Privacy officials have welcomed a proposed legislation that would give law enforcement a better arsenal of tools to go after fraudsters and identity thieves, but cautioned the statute alone will not eradicate the increasing problem of identity theft.
Alberta’s Information and Privacy Commissioner Frank Work stressed there’s no reason to become complacent because of these proposed amendments.
“It’s not as though because these charges exist problems are going to go away,” he said. “Police will still have their work to do in terms of proving intent, and the crown will have their work cut out for them proving criminal intent.”
Still, Work said the proposed legislation is “way better than what we had.”
Bill C-27, tabled recently by the Federal government, seeks to amend the Criminal Code by giving authorities the power to arrest, charge and convict people who intend to sell personal information as part of an identity theft scheme.
“A lot of us privacy commissioners had been looking for this (legislation) for some time,” said Work. “It’s not perfect…but I think it’s a good start.”
Privacy Commissioner of Canada, Jennifer Stoddart, also issued a statement welcoming the proposed amendment.
“For the first time, there will be explicit penalties for collecting, possessing and trafficking personal information,” said Stoddart. “As well, identity thieves will face the possibility of reimbursing each and every one of their victims for the costs they faced as a result of the fraud.”
However, while Stoddart welcomes the measure, she feels “the government must move further in addressing what has become an increasingly global problem.”
The planned amendments have also raised concerns around the concept of recklessness, according to Work.
“It could cause problems in terms of proving whether you were just collecting information in the course of business,” said Work. “But overall, the important thing is it gives law enforcement a couple of new charges that they can use which they didn’t have before.”
Work noted that in the past, even when police officers come across individuals with multiple sets of identification on them, they were unable to do anything because no crime was being committed.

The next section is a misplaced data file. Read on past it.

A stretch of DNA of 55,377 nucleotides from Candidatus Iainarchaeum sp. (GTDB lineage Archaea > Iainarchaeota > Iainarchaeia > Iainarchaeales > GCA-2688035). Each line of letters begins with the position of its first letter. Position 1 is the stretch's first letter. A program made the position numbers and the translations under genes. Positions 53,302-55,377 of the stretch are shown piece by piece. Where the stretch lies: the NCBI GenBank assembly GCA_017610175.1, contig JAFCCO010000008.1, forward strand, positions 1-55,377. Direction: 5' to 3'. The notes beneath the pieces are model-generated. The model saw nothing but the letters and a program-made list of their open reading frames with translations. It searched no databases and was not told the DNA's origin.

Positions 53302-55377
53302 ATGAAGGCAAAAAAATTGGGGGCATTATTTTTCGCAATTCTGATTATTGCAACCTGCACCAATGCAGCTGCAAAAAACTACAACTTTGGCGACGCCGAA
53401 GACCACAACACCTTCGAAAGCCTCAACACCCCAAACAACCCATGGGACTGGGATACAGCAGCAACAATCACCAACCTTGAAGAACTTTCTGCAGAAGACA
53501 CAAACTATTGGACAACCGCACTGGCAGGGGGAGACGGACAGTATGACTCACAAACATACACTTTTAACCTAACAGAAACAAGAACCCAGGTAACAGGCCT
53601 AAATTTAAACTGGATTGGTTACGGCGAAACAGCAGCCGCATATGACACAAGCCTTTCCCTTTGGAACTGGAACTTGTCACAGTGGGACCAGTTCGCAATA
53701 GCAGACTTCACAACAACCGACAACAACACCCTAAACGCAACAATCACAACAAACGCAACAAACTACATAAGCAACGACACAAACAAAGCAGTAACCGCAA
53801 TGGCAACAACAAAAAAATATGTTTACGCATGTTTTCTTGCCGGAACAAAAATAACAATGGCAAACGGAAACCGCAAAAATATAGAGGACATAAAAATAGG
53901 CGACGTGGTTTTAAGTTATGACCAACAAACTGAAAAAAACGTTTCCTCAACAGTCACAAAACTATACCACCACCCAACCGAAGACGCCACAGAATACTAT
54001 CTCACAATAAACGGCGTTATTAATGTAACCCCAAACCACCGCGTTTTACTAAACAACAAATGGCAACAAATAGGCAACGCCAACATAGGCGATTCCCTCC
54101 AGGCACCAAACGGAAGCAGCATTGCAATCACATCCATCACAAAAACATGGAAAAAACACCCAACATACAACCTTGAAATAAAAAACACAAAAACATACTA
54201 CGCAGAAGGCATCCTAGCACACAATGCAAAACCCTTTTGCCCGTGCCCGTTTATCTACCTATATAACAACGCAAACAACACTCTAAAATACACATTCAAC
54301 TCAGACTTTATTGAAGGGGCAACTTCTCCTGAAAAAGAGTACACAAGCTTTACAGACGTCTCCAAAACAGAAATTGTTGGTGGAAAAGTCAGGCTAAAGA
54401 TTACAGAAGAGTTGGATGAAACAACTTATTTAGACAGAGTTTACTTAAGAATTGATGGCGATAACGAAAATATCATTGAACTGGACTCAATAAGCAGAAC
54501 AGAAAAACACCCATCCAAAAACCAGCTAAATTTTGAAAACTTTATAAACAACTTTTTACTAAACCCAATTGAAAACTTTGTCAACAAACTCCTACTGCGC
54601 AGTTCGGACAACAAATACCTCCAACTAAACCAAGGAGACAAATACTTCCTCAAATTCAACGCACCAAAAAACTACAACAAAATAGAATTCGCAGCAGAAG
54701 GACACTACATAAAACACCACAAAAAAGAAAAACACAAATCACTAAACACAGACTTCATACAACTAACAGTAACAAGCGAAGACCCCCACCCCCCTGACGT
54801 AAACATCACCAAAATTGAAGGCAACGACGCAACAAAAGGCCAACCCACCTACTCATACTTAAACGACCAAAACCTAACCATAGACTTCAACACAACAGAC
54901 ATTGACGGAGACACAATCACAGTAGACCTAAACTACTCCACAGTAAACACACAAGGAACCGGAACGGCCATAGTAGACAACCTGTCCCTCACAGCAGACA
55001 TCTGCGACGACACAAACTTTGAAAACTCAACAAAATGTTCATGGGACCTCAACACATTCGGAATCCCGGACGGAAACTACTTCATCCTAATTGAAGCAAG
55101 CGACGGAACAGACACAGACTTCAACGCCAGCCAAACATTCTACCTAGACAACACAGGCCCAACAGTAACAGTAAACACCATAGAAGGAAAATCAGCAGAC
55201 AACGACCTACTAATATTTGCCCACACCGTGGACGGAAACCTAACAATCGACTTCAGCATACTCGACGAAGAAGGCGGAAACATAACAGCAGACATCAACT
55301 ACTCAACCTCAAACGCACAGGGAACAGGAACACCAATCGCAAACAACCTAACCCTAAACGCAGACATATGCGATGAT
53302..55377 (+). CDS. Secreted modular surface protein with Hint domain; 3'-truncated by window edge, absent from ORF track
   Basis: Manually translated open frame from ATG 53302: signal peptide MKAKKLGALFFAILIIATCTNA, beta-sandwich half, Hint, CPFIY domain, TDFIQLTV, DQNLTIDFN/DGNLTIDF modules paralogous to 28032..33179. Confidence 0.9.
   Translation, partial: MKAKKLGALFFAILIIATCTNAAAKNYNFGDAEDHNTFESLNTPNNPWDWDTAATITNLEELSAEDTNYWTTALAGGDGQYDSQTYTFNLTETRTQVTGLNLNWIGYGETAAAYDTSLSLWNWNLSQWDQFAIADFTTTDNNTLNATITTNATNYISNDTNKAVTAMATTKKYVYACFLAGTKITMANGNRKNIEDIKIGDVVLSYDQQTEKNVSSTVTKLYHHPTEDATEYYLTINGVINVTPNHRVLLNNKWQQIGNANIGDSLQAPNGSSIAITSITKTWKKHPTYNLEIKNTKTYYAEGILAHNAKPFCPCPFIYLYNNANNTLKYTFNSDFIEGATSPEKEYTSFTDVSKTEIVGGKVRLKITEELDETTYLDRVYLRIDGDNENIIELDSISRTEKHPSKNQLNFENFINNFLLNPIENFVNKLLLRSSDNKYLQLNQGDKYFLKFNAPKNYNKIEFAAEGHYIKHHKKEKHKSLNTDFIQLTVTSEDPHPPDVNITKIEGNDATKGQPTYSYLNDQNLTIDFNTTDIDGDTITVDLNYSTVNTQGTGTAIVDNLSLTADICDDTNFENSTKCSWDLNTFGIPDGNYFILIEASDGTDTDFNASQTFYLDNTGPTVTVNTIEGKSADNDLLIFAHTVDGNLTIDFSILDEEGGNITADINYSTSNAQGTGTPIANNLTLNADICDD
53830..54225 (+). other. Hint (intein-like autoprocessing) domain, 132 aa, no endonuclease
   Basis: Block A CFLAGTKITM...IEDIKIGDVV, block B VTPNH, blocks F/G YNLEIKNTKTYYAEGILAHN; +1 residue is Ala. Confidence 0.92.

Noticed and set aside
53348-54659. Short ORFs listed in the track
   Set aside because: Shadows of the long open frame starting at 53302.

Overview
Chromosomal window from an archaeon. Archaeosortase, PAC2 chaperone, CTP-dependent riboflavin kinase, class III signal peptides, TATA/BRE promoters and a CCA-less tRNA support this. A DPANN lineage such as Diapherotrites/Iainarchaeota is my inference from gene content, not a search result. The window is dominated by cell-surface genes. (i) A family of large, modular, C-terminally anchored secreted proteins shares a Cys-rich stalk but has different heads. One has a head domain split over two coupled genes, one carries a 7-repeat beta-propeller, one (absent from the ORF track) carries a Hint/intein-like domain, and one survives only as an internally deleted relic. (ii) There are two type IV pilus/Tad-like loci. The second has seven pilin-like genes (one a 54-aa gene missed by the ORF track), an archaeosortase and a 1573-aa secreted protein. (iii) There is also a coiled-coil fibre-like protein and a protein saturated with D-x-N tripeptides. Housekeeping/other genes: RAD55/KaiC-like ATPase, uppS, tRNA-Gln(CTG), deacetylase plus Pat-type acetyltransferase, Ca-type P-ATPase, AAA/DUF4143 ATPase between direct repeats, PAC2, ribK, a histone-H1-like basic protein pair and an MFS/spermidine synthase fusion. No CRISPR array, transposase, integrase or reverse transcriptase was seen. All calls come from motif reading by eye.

“(The police) would suspect that it was going to be used (for fraud), but their hands were tied,” he said. “So these changes are going to be helpful, but we still have to catch the criminals, and in a networked world where a lot of this trafficking is done online, it’s hard.”
Work also reminded the public of their individual responsibilities to protect their identity. As the holidays are fast approaching, consumers are increasingly going online to make their purchases.
Work urges them to exercise caution and offers some tips for safe online shopping. “Only deal with online services that you trust, and look for a trustee seal on their Web site.”
“It’s like on the airplane when the flight attendant tells you to take out the card containing the safety procedures to follow – no one does it.”
When making online purchases, customers should keep receipts and carefully examine credit card statements, said Work. “I think most people don’t look at their statements, which means the bad guys get away with a lot more fraud before they get stopped.”
He added phishing scams, such as when fraudsters pose as credit card companies or banks, tend to be more prevalent during the Christmas season.
“No bank or credit card company will ever, under any circumstances, e-mail a person and ask them to confirm their bank account, credit card number, or their balance. But people fall for it,” Work said.
New offences under Bill C-27 include:
-obtaining or possessing identity information with intent to use it to commit certain crimes
-trafficking of identity information
-unlawful possession and trafficking of government-issued identity documents
Online crime fight needs more than law enforcement